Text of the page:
For the past week, every time a new alert pops up on my phone, my heart sinks. Is this the one that will announce Russia has begun invading Ukraine? An invasion that seems all but imminent.
The foreboding maps showing nearly 200,000 Russian troops surrounding Ukraine are alarming. Last Friday, President Joe Biden announced that it's all but certain Russian President Vladimir Putin will invade the country. And U.S. intelligence believes Russian military leaders have already been given orders to start with the invasion. The question is, When will it begin?
Today, in a rambling and full-throated speech, Putin announced he is recognizing two breakaway regions in eastern Ukraine as independent entities. He also said that Western allies have warned strenuously against such a move. Experts say this makes an attack on Ukraine all but certain.
In his speech, Putin said that Ukraine has become a U.S. colony with a "puppet regime." And he said that Ukraine "squandered not only everything we gave them during the USSR but even everything they inherited from the Russian empire. Even the work created by Catherine the Great."
Earlier today, the U.S. sent a letter to the United Nations warning that Russia has created a "kill list" of Ukrainians to be attacked or detained if it invades the country. White House national security adviser Jake Sullivan said, "It will be a war waged by Russia on the Ukrainian people to repress them, to crush them, to harm them. And that is what we laid out in detail for the U.N."
The list allegedly includes journalists, activists, ethnic and religious minorities, and LGBTQ+ Ukrainians.
The human rights abuses, should an invasion occur, will be nothing short of barbaric. This, coupled with the humanitarian crisis and invasion will set Ukraine's human rights' advances back decades and will include the unnecessary and brutal deaths of countless Ukrainians.
This spells doom for LGBTQ+ rights, on which progress has slowly started in Ukraine. Last September, over 7,000 people gathered in the capital city of Kyiv for the annual March for Equality, according to the Associated Press.
Ukraine repealed criminal liability for homosexuality in 1991, and in 2015 the country's labor laws were changed to ban discrimination against LGBTQ+ people in the workplace.
However, "Conservative groups in the largely Orthodox Christian country oppose LGBT rights and members of far-right organizations regularly attack groups and events linked to the LGBT community. LGBT rights groups say Ukrainian police often ignore homophobic or transphobic motives of the attacks, classifying them as hooliganism," the AP reports.
I reached out to Vira Chernygina, president of Sphere, a lesbian-feminist organization headquartered in the country's second-largest city of Kharkiv. It is one of Ukraine's most influential LGBTQ+ rights groups and is behind some of the country's largest LGBTQ-focused projects, including the Pride Hub Community Centre, Kharkiv Pride, and Women's Solidarity Weeks.
I asked Chernygina if she and the members of Sphere are worried about a Russian invasion, and if so, how are they preparing their members if an invasion occurs.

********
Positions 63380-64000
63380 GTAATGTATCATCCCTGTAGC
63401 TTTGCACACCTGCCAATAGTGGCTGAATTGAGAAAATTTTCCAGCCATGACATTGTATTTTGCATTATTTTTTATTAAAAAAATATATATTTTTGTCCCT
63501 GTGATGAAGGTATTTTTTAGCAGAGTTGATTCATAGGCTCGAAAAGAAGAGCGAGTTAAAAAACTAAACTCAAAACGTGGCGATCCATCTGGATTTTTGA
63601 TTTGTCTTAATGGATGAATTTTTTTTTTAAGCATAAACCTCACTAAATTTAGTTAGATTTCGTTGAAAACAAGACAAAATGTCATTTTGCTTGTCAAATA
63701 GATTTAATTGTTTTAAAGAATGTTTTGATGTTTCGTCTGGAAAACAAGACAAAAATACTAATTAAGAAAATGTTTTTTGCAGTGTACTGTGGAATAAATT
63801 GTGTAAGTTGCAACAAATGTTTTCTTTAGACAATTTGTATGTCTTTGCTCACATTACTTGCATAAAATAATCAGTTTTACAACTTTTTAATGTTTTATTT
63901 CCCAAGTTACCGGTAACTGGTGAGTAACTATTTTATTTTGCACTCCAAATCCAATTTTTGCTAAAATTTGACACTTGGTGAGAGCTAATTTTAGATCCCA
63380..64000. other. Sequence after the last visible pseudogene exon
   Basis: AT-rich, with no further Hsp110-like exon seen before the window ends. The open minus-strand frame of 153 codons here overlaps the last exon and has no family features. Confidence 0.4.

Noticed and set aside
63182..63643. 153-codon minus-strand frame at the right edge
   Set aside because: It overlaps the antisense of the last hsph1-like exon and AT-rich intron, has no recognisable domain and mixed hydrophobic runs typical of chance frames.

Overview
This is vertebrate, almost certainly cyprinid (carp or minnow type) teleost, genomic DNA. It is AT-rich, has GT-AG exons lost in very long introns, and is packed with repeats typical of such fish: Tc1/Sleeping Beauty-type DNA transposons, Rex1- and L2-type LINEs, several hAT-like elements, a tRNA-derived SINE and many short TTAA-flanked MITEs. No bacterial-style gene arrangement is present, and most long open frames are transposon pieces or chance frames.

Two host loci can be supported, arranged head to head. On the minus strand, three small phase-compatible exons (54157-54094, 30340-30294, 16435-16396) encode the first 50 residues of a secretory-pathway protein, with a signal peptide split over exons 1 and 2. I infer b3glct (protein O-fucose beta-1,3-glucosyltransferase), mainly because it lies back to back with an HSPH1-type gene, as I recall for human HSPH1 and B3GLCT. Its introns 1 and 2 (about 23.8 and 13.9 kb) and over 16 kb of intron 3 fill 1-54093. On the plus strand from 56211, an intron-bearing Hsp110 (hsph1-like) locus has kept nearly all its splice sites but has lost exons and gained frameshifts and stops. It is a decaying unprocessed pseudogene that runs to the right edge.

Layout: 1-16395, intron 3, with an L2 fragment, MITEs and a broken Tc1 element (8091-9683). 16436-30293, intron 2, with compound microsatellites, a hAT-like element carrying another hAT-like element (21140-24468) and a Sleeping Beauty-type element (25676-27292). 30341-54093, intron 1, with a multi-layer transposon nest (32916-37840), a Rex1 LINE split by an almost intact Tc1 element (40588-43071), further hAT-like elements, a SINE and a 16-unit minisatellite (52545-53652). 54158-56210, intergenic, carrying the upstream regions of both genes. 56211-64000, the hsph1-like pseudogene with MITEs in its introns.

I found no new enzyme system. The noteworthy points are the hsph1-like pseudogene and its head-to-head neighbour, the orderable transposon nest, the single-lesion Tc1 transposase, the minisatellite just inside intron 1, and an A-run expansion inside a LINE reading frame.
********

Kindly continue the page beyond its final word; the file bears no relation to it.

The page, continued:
"Sphere is aware of a possible invasion and feels firsthand the emotional pressure imposed on Ukrainian society," she explained. "In particular, the current situation has an increased impact on vulnerable groups, including the LGBT+ community, for whom the situation of danger could be permanent."
Had Chernygina seen the U.S. letter to the United Nations about Russia's plan for human rights abuses if it invades, and specifically how that might affect the LGBTQ+ community?
"We do not possess enough expertise in military affairs and international relations, so we do not wish to predict any future events. Instead, we know what we can do to support the community and maintain peace in our region," Chernygina shared.
"Therefore, our team has decided to continue to do what we do best -- to hold educational, informational, and public events dedicated to equality, diversity, and human rights. And we will work as long as we possibly can."
In general, did Chernygina feel the citizens of Ukraine were worried about an invasion? Has the potential affected daily life in Ukraine?
"Currently, the rapid flow of pressuring information is significantly worsening the mental health and quality of life of people and communities around the country," she said.
I couldn't help but feel the anxiety in her answer. I asked Chernygina what message she would wish to send to the rest of the world about the current situation. How can someone who does not live in Ukraine help?
"We need support, but what we don't need right now is anyone inciting panic," she warned. "Panic destroys our strength to work productively. We ask the world to take concrete steps to put maximum pressure on Russia.
"Since our small country gave up nuclear weapons in exchange for territorial integrity and guarantees from European and other developed countries to protect us, we thought that when war came to us, the guarantor countries that signed the Budapest Memorandum would protect us. We hope that happens."